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Nordic states lay down their NATO guidelines

By JULIAN SHEA in London | China Daily Global | Updated: 2022-05-20 09:21

Swedish Prime Minister Magdalena Andersson (R) and Finnish President Sauli Niinisto attend a press conference in Stockholm, Sweden, on May 17, 2022. [Photo/Xinhua]

Finland's Prime Minister Sanna Marin has said that if her country's application to join the NATO military alliance is successful, she does not want nuclear weapons deployed or military bases established on its territory.

This week, Finland and Sweden both formally applied to join the alliance, in response to security fears over the conflict in Ukraine, and although their joining was expected to be straightforward, Turkey has now raised objections.

Croatia's President Zoran Milanovic has also expressed opposition, although this is believed to be an attempt to put pressure on the United States to become involved in an issue relating to election legislation in Bosnia, and the country's Foreign Minister Gordan Grlic Radman said that he has told NATO foreign ministers "on behalf of the Croatian government… we give our unequivocal and unreserved support to (Sweden and Finland)".

Turkey's opposition relates to its belief that both countries are harboring individuals with links to organizations that Turkey considers to be terrorist groups, and also because both countries imposed arms export embargoes on Turkey over its incursion into Syria in 2019.

In an interview in an Italian newspaper conducted during a visit to have talks with Italy's Prime Minister Mario Draghi, Marin said dialogue, not threats, was the way to make progress on the issue.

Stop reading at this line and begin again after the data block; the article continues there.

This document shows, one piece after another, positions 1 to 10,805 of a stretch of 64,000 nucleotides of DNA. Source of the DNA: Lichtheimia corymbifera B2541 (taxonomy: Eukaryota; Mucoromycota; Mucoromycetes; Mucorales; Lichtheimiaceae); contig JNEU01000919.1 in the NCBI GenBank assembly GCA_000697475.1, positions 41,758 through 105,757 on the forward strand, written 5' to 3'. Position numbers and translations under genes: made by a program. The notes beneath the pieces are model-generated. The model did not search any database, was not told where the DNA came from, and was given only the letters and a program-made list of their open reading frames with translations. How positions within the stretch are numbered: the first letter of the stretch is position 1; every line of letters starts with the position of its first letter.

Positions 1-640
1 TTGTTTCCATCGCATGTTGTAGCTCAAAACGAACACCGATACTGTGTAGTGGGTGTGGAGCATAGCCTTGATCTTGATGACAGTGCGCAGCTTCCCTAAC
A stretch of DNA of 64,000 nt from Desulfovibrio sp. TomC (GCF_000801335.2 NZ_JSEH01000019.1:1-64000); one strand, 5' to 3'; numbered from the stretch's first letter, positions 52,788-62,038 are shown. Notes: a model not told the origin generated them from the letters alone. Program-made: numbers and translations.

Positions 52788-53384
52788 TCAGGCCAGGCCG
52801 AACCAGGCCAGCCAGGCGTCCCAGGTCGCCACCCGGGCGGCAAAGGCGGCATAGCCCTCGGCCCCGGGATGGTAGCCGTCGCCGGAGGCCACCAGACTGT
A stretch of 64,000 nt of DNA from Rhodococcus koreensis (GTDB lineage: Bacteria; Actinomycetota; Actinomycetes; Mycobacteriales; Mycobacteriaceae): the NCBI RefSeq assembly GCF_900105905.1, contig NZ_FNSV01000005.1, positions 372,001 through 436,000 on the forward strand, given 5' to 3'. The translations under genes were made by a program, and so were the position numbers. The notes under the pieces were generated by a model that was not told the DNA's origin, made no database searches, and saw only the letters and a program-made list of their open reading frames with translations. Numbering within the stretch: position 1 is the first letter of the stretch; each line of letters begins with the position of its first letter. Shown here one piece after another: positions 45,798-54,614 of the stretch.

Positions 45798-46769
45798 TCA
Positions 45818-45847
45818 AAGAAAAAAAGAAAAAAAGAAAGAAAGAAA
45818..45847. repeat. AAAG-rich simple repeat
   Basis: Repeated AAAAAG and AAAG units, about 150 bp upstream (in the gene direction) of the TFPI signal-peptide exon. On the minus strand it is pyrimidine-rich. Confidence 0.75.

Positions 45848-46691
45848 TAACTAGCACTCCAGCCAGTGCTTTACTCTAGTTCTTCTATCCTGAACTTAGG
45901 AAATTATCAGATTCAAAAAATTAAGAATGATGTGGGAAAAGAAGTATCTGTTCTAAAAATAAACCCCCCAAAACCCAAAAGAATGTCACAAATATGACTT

"I think at this stage it is important to stay calm, to have discussions with Turkey and all other member countries, answering questions that may exist and correcting any misunderstandings," she said.

Sweden's Prime Minister Magdalena Andersson has also made it clear she does not want any permanent NATO bases or nuclear weapons in her country.

US President Joe Biden said that he "strongly supports" their applications. "I look forward to welcoming (Finland's) President Sauli Niinisto and Prime Minister Magdalena Andersson to Washington tomorrow so that we can further discuss their applications and European security," he said.

NATO Secretary General Jens Stoltenberg called the applications "a historic moment, which we must seize", but Russia's Foreign Minister Sergei Lavrov said it would probably make "not much difference".

"Finland and Sweden, as well as other neutral countries, have been participating in NATO military exercises for many years," he said. "NATO takes their territory into account when planning military advances to the east. So, in this sense, there is probably not much difference."

In addition, President Vladimir Putin said at a meeting of Russia's military allies in Moscow that the nation "has no problems with these states … expansion on account of these countries does not pose a direct threat to Russia".

The comments were in contrast to earlier ones from Russia's Deputy Foreign Minister Sergei Ryabkov, who called NATO expansion a "grave mistake" that would have "far-reaching consequences".

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